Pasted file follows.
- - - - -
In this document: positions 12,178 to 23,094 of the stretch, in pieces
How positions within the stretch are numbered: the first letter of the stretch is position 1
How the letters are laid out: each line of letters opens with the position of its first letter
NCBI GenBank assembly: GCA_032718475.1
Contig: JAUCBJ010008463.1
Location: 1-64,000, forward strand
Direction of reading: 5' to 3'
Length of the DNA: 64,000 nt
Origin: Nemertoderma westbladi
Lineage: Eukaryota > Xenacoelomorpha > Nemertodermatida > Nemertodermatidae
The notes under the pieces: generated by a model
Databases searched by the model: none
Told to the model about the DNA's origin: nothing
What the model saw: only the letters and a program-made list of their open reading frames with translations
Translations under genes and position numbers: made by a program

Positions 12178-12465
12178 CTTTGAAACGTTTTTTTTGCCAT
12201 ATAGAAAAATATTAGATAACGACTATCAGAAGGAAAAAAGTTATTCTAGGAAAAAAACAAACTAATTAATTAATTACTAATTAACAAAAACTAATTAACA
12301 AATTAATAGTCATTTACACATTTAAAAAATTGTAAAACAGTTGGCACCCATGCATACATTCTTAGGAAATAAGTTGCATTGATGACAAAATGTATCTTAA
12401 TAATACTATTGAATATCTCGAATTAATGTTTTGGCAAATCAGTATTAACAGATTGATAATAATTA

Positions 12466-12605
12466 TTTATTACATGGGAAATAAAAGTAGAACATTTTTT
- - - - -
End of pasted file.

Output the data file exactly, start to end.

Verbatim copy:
In this document: positions 12,178 to 23,094 of the stretch, in pieces
How positions within the stretch are numbered: the first letter of the stretch is position 1
How the letters are laid out: each line of letters opens with the position of its first letter
NCBI GenBank assembly: GCA_032718475.1
Contig: JAUCBJ010008463.1
Location: 1-64,000, forward strand
Direction of reading: 5' to 3'
Length of the DNA: 64,000 nt
Origin: Nemertoderma westbladi
Lineage: Eukaryota > Xenacoelomorpha > Nemertodermatida > Nemertodermatidae
The notes under the pieces: generated by a model
Databases searched by the model: none
Told to the model about the DNA's origin: nothing
What the model saw: only the letters and a program-made list of their open reading frames with translations
Translations under genes and position numbers: made by a program

Positions 12178-12465
12178 CTTTGAAACGTTTTTTTTGCCAT
12201 ATAGAAAAATATTAGATAACGACTATCAGAAGGAAAAAAGTTATTCTAGGAAAAAAACAAACTAATTAATTAATTACTAATTAACAAAAACTAATTAACA
12301 AATTAATAGTCATTTACACATTTAAAAAATTGTAAAACAGTTGGCACCCATGCATACATTCTTAGGAAATAAGTTGCATTGATGACAAAATGTATCTTAA
12401 TAATACTATTGAATATCTCGAATTAATGTTTTGGCAAATCAGTATTAACAGATTGATAATAATTA

Positions 12466-12605
12466 TTTATTACATGGGAAATAAAAGTAGAACATTTTTT